This is an interesting development, but will it really attract more interest? As far as I am aware, the data that is available is normally of a poor quality and any investor will be taking a very high risk in bidding for any block based on this data. It is considered that the cost of US$80, 000 is very small and that investors would be willing to pay far above this sum if there was reliable data available. "The bitterness of poor quality remains long after the sweetness of a low price is forgotten"

Personally, I am not seeing that the government is looking at the real problem that is not attracting investors, scrapping the charge for oil and gas data is scratching the surface of what needs to be done, what needs to be done is simple, exploration with technology that is supported by conventional exploration methods. Knowing the full potential of any area is important. Giant, mature oil fields all have potential, hidden geothermal reservoirs also have potential, we just need to know where they are and what they contain.

Why are they not developing areas that do contain large resources, such as one area in Lampung that contains one billion barrels of oil, or another area that is reported to have 40 billion barrels of oil? When a respected person mentioned these to me, I said, who is listening, he replied, “no one”. Business conducive regulations are needed, smart technology is needed, they both go hand in hand, this does not appear to be the case in Indonesia at this time.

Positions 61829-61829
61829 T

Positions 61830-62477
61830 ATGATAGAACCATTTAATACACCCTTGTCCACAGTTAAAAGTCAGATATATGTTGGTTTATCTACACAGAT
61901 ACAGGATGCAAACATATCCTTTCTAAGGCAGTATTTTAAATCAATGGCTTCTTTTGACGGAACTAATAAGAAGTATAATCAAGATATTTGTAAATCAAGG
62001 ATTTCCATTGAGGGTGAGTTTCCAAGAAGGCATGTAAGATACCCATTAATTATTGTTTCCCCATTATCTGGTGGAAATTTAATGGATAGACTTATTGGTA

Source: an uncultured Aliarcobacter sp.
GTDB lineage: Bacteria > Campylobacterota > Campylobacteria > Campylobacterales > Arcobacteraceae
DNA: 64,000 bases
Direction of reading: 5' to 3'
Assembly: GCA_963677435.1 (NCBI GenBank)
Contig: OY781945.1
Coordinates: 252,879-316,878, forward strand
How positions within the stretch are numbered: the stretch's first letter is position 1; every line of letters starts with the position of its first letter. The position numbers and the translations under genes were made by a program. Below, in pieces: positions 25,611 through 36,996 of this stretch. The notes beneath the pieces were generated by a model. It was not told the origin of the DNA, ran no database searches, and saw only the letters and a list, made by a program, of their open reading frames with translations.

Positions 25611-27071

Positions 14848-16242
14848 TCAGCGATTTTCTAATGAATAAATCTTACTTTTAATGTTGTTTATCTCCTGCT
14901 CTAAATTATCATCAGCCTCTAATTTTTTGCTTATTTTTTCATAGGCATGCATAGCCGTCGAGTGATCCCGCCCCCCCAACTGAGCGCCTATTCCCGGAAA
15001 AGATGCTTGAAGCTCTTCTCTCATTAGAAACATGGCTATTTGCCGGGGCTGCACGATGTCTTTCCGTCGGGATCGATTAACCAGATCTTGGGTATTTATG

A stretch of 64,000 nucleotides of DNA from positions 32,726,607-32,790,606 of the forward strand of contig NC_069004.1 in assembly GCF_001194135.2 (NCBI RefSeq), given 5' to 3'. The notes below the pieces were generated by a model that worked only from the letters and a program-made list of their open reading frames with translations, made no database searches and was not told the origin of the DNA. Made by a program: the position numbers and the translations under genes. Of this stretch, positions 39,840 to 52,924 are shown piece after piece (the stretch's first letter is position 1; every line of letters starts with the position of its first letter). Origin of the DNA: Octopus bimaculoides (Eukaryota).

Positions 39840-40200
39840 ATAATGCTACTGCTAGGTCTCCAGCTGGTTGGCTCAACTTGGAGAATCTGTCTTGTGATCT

Technology and financing are two different sides of the coin. Technology providers are NOT supposed to bring financing, the Indonesian government is expecting both.

This article was written by myself and was published in the Jakarta Post on Friday 16th of November 2018.